The finite Morse index assumption could be seen as an interesting class of solutions to study on its own right. Another motivation would be that usually one first studies solutions that minimize the functional. Then, after that theory is well developed, people study the stable case (i.e., no negative eigenvalues of the Hessian, but no global comparison arguments are allowed). Then, finite Morse index is a natural generalization (and in these cases admits a rich class of examples whose behavior is interesting to characterize).

There's also a deeper story that well-motivates the finite Morse index assumption in this (and other cases). Consider $$(N,g)$$ a closed Riemannian manifold. Suppose we want to study the same PDE $$\Delta_g u = W'(u)$$ on $$N$$ (this makes sense since the Laplacian can be defined via the Riemannian metric). It turns out that you can use an infinite dimensional version of Morse theory to find solutions to this PDE (this is done here). This is closely related to the Morse equality in the finite dimensional case, namely since the functional $$E: H^1(N) \to \mathbb{R}$$ is even, you can consider it as a functional on the quotient of $$H^1(N)\setminus\{0\}/\sim$$ by $$u\sim-u$$. This space has a lot of topology, leading to many critical points (this idea goes back to a beautiful paper of Gromov).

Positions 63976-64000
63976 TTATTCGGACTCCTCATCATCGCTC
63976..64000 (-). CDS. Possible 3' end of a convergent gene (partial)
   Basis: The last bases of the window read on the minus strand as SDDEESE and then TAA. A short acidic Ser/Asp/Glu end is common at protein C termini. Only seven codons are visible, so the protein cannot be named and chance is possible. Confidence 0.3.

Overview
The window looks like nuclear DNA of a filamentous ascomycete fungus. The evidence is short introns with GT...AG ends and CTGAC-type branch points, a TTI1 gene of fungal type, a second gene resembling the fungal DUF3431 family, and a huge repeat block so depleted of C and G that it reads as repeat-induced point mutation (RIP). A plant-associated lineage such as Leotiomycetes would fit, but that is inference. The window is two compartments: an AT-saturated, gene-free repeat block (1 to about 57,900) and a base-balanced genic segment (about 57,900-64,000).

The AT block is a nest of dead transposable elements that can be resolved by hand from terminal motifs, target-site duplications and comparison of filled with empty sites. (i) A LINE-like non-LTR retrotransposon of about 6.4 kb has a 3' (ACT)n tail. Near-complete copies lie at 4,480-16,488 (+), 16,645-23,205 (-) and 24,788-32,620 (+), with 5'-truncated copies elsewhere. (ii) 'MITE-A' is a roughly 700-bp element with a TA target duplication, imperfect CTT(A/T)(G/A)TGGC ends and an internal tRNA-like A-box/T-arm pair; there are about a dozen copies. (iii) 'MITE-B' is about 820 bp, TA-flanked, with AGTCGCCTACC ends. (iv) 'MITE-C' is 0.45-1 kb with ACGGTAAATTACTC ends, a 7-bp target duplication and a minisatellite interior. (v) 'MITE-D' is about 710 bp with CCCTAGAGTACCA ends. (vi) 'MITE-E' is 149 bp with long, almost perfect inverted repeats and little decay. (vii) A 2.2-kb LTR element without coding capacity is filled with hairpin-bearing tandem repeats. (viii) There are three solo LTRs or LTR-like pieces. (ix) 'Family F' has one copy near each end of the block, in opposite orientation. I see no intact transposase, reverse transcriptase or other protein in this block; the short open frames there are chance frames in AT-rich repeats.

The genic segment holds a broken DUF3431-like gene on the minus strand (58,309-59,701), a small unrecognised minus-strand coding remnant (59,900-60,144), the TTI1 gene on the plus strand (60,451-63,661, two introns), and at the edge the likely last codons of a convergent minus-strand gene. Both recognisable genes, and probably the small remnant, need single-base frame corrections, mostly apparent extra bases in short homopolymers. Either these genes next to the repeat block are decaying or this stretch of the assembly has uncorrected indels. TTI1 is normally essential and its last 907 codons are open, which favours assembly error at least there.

It turns out to be natural to add a scaling parameter $$\varepsilon^2\Delta_g u = W'(u)$$. As $$\varepsilon\to0$$, there exists more and more solutions, with higher and higher Morse index.

For a fixed Morse index solution, we can prove that the level set $${u=0}$$ will collapse to a minimal hypersurface. This is a complicated story, but the limit as $$\varepsilon\to 0$$ can be studied in one way by dilating by $$\varepsilon^{-1}$$. Appropriately doing so, you will always be able to pass to a limit to find a solution to the PDE (*) with finite Morse index. Understanding their structure is then important. The Wang--Wei paper you refer to accomplishes certain very important properties in the $$n=2$$ dimensional case (later some generalizations to higher dimensions have been done).

In case you are interested in this specific PDE further, you can see these lecture notes: here, here, or here.